Can the formation of the covalent bond in HCl be explained through the hybridization model?

We know for sure that it can be explained by the theory of molecular orbitals. In this way, it would be normal for the atomic orbital $s$ of the hydrogen to mix with one of the chlorine's atomic orbitals which has the same form or energy. Neither the symmetry of the form nor that of the energy can be preserved (totally), because the energy levels of the atomic orbitals of chlorine are much lower than that of the $s$ orbital of the hydrogen. Thus, the $s$ orbital of the hydrogen mixes with the $pz$ orbital of the chlorine and forms $2$ molecular orbitals (a bonding one and an antibonding one). The atomic orbitals $s$, $px$ and $py$ of the chlorine are nonbonding and remain at the initial energy.

According to the Lewis structure, between H and Cl we have a simple sigma bond and around the chlorine atom we are left with $3$ pairs of nonbonding electrons. The charges on H and Cl are null. With this in mind, we notice that $4$ hybrid orbitals would be needed to host the sigma bond and the $3$ pairs of nonbonding electrons of the chlorine, thus getting an $sp^3$ hybridization (the real geometry of the molecule is linear and the one in which are also involved the orbitals with pairs of nonbonding electrons is tetrahedral.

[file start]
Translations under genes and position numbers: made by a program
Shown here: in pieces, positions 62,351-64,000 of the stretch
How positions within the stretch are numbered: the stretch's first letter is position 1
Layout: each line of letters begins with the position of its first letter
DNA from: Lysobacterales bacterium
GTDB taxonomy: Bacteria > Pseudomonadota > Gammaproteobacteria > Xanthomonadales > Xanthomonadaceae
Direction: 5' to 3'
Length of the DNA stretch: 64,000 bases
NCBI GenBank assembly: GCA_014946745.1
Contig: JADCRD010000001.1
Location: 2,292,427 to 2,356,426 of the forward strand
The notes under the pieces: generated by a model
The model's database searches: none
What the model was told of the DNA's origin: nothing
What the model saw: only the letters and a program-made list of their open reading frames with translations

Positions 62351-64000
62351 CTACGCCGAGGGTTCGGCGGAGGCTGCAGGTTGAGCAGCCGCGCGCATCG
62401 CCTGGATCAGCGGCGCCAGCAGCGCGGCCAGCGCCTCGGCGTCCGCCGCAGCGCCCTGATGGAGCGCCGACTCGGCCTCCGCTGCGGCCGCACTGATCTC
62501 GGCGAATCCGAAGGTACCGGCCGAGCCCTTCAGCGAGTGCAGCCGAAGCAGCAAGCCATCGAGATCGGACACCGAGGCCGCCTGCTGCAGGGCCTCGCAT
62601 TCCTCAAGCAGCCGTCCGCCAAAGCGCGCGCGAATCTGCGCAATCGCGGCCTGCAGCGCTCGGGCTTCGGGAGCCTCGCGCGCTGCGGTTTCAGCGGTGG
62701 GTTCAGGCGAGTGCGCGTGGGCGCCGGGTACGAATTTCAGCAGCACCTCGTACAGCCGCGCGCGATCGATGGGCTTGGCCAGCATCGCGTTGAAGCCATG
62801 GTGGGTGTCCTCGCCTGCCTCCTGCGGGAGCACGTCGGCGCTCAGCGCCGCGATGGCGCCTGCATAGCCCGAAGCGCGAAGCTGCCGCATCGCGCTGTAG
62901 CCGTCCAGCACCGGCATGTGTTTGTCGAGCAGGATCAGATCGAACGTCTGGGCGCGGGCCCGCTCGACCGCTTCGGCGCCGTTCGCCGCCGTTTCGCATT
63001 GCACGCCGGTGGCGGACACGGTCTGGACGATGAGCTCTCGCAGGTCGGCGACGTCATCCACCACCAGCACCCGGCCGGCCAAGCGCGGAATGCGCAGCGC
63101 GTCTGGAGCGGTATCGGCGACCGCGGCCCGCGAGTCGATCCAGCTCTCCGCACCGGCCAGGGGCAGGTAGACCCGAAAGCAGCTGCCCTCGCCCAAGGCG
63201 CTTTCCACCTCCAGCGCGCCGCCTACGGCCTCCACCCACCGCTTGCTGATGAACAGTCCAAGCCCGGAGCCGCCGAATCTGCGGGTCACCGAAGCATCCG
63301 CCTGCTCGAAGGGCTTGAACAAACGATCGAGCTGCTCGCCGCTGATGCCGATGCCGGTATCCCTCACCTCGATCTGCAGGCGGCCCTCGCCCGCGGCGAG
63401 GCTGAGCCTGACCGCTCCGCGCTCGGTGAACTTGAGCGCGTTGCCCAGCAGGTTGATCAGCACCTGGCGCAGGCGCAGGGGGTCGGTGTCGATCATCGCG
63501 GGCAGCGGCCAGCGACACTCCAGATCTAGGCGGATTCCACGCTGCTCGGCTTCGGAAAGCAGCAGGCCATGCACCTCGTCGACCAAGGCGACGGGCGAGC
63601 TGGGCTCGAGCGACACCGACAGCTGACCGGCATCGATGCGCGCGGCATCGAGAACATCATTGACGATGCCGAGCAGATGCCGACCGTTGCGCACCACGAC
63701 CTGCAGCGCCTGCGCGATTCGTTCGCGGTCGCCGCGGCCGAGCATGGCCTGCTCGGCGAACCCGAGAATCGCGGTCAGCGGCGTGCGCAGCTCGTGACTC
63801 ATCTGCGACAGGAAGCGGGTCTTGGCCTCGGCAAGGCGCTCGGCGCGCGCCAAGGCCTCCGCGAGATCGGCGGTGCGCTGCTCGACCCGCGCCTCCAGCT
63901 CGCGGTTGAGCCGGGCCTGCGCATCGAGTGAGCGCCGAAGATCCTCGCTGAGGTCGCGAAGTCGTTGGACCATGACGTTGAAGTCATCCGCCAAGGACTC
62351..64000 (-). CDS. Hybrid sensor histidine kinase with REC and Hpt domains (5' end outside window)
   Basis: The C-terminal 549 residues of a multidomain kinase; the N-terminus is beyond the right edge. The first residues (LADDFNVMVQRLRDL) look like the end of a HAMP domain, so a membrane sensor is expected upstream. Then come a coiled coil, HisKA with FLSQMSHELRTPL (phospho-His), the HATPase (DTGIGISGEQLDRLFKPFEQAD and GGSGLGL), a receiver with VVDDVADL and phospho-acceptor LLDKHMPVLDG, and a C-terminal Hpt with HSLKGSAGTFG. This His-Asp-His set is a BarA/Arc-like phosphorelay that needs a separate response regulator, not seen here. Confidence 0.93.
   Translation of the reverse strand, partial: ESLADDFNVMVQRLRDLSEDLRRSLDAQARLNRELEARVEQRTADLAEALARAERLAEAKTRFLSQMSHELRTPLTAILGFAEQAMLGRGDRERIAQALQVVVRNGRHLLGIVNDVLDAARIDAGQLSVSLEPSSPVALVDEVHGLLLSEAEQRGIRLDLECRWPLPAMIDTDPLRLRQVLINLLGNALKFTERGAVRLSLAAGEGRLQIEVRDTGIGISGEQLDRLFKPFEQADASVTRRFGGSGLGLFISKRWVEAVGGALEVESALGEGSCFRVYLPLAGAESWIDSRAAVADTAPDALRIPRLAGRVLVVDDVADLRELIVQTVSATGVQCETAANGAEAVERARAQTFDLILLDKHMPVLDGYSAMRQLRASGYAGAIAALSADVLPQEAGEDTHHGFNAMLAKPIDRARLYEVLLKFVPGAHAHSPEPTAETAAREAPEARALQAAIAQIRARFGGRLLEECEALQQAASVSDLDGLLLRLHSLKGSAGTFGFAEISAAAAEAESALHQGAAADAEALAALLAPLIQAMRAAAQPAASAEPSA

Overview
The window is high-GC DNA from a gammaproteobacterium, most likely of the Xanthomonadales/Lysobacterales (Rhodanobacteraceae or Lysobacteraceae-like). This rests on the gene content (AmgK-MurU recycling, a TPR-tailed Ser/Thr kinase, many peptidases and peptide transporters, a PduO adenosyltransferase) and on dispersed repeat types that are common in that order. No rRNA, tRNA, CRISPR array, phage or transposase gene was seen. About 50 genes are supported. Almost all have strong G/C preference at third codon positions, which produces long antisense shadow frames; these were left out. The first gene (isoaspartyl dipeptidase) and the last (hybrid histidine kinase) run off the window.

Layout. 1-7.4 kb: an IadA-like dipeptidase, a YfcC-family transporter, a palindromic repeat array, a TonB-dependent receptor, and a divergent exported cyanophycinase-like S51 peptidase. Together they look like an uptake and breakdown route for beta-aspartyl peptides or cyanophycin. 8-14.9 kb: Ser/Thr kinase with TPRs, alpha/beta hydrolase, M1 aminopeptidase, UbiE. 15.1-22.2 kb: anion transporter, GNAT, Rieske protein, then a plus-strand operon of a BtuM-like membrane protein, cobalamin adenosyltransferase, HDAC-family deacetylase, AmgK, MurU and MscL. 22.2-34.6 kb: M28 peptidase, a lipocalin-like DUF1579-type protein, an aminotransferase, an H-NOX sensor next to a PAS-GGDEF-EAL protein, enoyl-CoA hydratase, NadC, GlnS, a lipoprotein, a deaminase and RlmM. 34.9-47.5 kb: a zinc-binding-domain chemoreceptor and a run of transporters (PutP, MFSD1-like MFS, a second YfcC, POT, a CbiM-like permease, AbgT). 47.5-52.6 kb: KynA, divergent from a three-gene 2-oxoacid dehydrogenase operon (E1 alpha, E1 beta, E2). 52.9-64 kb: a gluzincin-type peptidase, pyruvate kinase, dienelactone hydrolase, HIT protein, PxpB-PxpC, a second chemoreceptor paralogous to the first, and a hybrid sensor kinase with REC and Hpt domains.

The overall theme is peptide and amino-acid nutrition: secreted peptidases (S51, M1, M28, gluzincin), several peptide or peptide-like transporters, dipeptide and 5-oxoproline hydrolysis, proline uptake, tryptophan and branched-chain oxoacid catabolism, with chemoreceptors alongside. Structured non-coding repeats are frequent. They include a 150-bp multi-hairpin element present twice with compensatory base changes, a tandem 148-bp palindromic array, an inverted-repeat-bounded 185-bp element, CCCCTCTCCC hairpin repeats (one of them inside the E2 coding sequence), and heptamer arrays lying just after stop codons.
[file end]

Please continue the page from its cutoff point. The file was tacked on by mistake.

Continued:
Considering the energy diffrence between the $s$ orbital of $H$ and the $s$ and $p$ orbitals of Cl (as we saw in the theory of molecular orbitals), is it possible to create hybrid orbitals in the HCl molecule?

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    $\begingroup$ Yes, you need 4 hybrid orbitals, but why should you assume that they must all be the same (hence sp3)? You could have sp2-hybridised chlorine (sp2 + sp2 + sp2 + p), which is still four orbitals, or sp-hybridised (sp + sp + p + p), or indeed completely unhybridised (s + p + p + p). Indeed, any combination of four atomic orbitals must give four hybrid orbitals, so knowing that we need four hybrid orbitals doesn't actually tell us anything about the resulting hybridisation. $\endgroup$ – orthocresol Jan 22 at 21:10
  • $\begingroup$ @orthocresol Oh, I understand. I didn't know that we can split them i.e. that sp+sp+p+p is the same as sp3, but it totally makes sense. Thank you! $\endgroup$ – ChemistryGeek Jan 22 at 21:28

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